Delaware series LLC formation is easy when you know what to do. The Delaware Series limited liability company is an LLC that does not have a predetermined structure. You can think of your entity as an umbrella when forming a Delaware series LLC. Under this umbrella, you can add an indefinite number of LLCs with each having the ability to act on their own. 

Each has limited liability protection. Furthermore, each entity is protected from the other entities in the series. However, a series limited liability company has never been tested in court. The entity could be invalid if a court rules against a series LLC. A Delaware Series LLC is still probably the safest because the validity of the structure is handled by Delaware's business court, the Court of Chancery. 

The first series LLC was created by top lawyers in Delaware in 1996. Their goal was to form an entity that is unique and consisted of individual and separate interests. In Delaware, each series: 

  • Has its own members
  • Holds its own assets
  • Conducts unique operations
  • Has different business objectives

You can use a series LLC for many reasons, but they are often used by property investors and by companies that own several brands. Similar to the "segregated portfolio companies" created in the British Virgin and Cayman Islands, the series LLC is like a honeycomb.

It is a mixed version of multiple LLCs owned by a holding company and a limited liability company that has divisions. Each LLC in the series has a different business focus. 

Steps to Form a Delaware Series LLC

Forming a series LLC in Delaware is easier than you may think. All you have to do is follow the steps below:

  • First, with the Division of Corporations, you need to fill out a Certificate of Formation
  • On the fourth clause on the form you need to add the verbiage, “Notice is hereby given pursuant to Section 18.215(b) of the LLC Act that the debts, liabilities, and obligations incurred, contracted for, or otherwise existing with respect to a particular series of the LLC, shall be enforceable against the assets of such series only and not against the assets of the LLC generally, or any other series thereof, and none of the debts, liabilities, obligations, and expenses incurred, contracted for, or otherwise existing with respect to the LLC generally, or any other series thereof, shall be enforceable against the assets of such series.”
  • Then, you need to pay a fee of $90 for filing and submit the Certificate of Formation (COF) to Delaware's Division of Corporations.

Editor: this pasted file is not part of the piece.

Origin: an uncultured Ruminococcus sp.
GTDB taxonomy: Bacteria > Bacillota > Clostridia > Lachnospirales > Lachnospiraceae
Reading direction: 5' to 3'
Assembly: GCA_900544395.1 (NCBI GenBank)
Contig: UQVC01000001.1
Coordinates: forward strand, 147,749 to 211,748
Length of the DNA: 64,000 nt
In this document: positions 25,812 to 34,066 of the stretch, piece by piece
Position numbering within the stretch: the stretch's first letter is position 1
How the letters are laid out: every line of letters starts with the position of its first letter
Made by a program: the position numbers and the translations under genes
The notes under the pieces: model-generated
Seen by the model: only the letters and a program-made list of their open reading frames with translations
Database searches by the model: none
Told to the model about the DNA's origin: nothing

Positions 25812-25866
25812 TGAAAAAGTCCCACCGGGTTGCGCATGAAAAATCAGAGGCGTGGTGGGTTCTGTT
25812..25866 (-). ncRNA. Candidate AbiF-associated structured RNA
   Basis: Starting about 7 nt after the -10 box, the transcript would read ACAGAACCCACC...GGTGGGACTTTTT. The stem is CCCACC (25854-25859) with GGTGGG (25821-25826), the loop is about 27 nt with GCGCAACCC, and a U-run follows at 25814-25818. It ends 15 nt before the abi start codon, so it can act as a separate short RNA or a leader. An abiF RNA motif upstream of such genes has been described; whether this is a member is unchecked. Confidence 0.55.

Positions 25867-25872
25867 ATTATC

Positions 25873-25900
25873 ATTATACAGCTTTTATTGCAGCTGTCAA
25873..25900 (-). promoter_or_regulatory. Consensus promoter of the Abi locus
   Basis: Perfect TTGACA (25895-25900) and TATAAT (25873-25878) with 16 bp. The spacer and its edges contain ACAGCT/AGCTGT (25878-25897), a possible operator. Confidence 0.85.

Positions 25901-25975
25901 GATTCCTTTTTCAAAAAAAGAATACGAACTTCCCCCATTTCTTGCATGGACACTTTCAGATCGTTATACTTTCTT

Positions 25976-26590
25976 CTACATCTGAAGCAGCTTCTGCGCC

The LLCs in your series do not have to file separate Certificates of Formation. However, each LLC in the series must apply for their own employer identification number from the IRS. If you have not filed the Certificate of Formation yet, you need to put each LLC's structure, the managers, members, and tax structure assigned to each LLC. If you already filed the COF it needs to be updated to include the required LLC information.

What is the Cost Associated with Filing a Series LLC in Delaware?

Below are some of the fees or costs associated with setting up a series LLC in Delaware and payment information:

  • Filing a Certification of Formation for a Delaware series is $90.
  • You pay the fee to the Delaware Corporations Division
  • The fee is the same regardless of the number of LLCs in the series. 
  • The series also only has to pay one corporation tax fee each year. 
  • The annual fee is due by June 1 of each year in the amount of $300. 

How is a Delaware series taxed?

Each LLC in the series is able to choose how they want to be taxed. The IRS views each LLC in the series as a separate tax entity. Each chooses their own designation, so one has the ability to be an S Corp and another can be a C Corp. It seems confusing, however, if you think of each as a totally separate entity, it is fairly simple. 

If you need help with forming a Delaware series LLC, you can post your legal need on UpCounsel's marketplace. UpCounsel accepts only the top 5 percent of lawyers to its site. Lawyers on UpCounsel come from law schools such as Harvard Law and Yale Law and average 14 years of legal experience, including work with or on behalf of companies like Google, Menlo Ventures, and Airbnb.